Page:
Sources of fat which can be beneficial in the right quantities are:

  • Salmon
  • Sardines
  • Nuts such as brazil nuts, almonds, and walnuts
  • Olive oil
  • Coconut oil
  • Avocado
  • Pepitas

Micronutrients

Micronutrients refer to individual vitamins and minerals, which play a role in many important functions. There are four categories of micronutrients, and that is water-soluble vitamins, fat-soluble vitamins, microminerals, and trace minerals. They help to produce energy, prevent cell damage, strengthen the immune system, fight inflammation, healing, feeding oxygen to muscles, but also to support nervous system function. Although they are crucial for good health, your body needs them in much smaller amounts.

It can be overwhelming to try and break your daily meals into quantities of micronutrients. But there’s an alternative. A great way to get a varied intake is to eat a balanced diet, with plenty of fruits, vegetables, lean sources of protein, and healthy fats. For example, a common approach is to “eat a rainbow”. This means including a variety of foods in your diet, and adding more colourful foods in red, green, orange, and yellow to almost every daily meal [12].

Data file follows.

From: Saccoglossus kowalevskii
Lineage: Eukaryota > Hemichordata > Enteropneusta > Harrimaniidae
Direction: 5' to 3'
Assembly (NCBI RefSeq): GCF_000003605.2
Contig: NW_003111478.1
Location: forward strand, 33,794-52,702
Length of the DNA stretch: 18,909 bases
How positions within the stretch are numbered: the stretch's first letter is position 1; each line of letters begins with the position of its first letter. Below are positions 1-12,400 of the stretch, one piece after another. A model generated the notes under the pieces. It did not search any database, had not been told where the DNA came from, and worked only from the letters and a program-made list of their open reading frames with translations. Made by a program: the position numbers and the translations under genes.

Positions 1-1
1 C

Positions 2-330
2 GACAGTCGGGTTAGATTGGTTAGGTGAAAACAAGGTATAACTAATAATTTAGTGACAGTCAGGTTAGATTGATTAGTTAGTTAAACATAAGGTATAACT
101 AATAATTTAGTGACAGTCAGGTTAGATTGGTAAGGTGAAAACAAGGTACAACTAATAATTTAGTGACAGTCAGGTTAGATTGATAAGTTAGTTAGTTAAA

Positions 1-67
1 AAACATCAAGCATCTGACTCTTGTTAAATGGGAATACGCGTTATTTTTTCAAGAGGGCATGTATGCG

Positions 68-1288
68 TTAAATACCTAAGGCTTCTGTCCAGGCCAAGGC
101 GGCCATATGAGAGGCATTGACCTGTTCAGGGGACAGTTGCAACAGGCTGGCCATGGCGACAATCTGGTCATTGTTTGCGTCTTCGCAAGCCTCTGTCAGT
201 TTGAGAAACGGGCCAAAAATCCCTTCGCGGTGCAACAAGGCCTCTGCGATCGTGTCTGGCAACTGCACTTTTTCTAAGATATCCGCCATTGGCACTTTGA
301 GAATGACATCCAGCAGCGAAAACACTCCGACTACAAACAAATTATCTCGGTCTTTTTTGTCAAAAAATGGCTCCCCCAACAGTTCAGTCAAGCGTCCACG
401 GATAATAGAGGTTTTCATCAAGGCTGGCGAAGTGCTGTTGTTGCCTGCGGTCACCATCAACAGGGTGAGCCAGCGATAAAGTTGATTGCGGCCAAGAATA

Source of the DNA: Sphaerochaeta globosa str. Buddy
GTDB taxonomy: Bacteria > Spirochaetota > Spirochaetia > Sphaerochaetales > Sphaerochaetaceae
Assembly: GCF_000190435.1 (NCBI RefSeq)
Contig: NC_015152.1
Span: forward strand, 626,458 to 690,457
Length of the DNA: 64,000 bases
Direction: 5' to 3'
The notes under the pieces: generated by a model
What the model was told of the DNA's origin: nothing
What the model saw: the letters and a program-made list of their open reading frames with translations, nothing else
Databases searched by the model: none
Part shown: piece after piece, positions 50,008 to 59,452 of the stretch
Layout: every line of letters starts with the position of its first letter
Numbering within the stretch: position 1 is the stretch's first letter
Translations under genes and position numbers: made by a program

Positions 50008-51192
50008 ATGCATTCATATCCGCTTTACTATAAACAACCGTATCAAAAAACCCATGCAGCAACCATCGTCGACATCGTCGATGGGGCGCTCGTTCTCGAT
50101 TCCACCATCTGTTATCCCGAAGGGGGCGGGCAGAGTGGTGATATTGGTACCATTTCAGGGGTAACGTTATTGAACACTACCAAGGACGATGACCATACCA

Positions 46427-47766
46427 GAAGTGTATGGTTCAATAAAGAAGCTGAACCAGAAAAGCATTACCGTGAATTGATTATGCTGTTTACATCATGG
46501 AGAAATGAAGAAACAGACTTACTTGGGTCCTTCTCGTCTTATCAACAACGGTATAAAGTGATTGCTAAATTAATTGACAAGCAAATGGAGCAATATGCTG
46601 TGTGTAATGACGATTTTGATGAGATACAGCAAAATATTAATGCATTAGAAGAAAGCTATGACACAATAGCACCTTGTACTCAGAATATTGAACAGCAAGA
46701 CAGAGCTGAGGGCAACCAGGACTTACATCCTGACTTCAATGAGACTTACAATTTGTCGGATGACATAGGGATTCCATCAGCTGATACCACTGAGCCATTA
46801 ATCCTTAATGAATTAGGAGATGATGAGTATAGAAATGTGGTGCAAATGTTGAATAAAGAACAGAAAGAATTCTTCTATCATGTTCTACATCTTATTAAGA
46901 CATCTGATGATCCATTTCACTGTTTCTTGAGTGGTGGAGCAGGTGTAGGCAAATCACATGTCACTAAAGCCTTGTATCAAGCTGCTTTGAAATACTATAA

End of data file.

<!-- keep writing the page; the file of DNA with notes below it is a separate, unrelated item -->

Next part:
At Plexus, we provide targeted training and nutrition advice. Book in a consultation to find out how we can help you build healthy habits to achieve your goals, in and out of the gym.

 

References

[1] https://www.health.gov.au/health-topics/food-and-nutrition

[2] https://www.health.harvard.edu/staying-healthy/the-larger-role-of-micronutrients

[3] https://www1.health.gov.au/internet/publications/publishing.nsf/Content/nhsc-trainers-manual~topic-1

[4] https://www.betterhealth.vic.gov.au/health/healthyliving/protein

[5] https://cleanhealth.edu.au/the-importance-of-protein/

[6] https://www1.health.gov.au/internet/publications/publishing.nsf/Content/nhsc-trainers-manual~topic-1

[7] https://www.eatrightpro.org/practice/practice-resources/international-nutrition-pilot-project/how-to-explain-basic-nutrition-concepts

[8] https://dietitiansaustralia.org.au/smart-eating-for-you/smart-eating-fast-facts/nourishing-nutrients/carbohydrates-what-you-need-to-know/

[9] https://cleanhealth.edu.au/diet-tips-101-fats/

[10] https://www.livescience.com/9109-fats-body.html

[11] https://cleanhealth.edu.au/diet-tips-101-fats/

[12] https://www.health.harvard.edu/staying-healthy/micronutrients-have-major-impact-on-health#:~:text=In%20fact%2C%20the%20best%20way,as%20nuts%20and%20olive%20oil